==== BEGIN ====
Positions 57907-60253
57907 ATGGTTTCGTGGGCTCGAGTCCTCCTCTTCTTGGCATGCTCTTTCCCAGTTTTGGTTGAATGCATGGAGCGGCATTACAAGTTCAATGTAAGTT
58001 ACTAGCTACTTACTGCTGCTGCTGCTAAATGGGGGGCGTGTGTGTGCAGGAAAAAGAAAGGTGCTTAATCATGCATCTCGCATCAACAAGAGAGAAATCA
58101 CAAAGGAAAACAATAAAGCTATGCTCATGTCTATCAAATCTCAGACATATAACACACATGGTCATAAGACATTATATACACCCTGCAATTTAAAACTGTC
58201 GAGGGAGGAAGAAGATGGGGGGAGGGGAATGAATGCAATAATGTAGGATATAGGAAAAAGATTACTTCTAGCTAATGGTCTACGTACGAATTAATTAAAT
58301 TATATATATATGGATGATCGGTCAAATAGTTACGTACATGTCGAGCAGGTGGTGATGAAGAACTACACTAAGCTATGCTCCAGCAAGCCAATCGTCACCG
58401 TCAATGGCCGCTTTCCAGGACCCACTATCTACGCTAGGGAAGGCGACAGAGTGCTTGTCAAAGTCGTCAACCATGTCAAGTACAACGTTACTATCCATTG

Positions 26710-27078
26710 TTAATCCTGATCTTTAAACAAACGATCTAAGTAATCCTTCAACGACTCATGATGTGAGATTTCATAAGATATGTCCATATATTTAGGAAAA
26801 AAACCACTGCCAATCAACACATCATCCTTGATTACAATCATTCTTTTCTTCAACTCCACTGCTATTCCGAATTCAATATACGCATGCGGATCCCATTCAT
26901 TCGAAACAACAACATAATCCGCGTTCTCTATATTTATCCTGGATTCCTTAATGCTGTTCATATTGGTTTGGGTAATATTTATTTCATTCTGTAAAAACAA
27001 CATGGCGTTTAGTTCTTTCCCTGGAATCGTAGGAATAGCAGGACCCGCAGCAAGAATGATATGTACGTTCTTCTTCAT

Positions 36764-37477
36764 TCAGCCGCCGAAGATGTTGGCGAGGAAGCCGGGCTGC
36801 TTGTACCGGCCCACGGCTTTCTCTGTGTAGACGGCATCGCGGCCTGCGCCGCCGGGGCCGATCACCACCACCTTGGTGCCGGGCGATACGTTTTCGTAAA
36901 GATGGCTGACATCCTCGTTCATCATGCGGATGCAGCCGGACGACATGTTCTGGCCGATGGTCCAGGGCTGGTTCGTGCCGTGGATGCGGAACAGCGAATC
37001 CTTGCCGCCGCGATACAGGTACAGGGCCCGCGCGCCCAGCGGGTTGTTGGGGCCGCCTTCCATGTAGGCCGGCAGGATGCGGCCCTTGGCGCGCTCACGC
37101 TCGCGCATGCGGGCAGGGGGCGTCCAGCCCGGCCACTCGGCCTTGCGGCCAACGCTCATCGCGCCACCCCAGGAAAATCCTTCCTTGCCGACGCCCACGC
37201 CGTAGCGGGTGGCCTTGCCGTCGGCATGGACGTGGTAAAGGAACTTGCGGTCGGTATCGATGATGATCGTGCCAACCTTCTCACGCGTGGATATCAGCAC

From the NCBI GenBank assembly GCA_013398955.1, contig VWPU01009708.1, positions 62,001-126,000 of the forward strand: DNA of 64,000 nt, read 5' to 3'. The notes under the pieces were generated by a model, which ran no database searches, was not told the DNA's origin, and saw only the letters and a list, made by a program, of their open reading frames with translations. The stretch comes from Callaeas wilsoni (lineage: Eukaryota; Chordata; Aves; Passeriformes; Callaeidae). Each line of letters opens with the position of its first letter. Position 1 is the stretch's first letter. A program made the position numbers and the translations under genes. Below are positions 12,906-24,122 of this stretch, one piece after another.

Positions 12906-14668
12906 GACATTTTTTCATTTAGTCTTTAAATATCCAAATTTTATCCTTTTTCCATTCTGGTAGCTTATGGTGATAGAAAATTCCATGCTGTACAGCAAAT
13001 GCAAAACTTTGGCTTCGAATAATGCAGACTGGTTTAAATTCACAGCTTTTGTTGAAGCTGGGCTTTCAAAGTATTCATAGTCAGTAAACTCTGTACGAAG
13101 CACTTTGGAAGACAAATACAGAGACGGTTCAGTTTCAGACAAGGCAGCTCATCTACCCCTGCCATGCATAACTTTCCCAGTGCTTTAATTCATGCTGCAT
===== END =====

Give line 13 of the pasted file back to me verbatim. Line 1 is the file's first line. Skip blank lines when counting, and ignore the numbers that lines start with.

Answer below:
Positions 36764-37477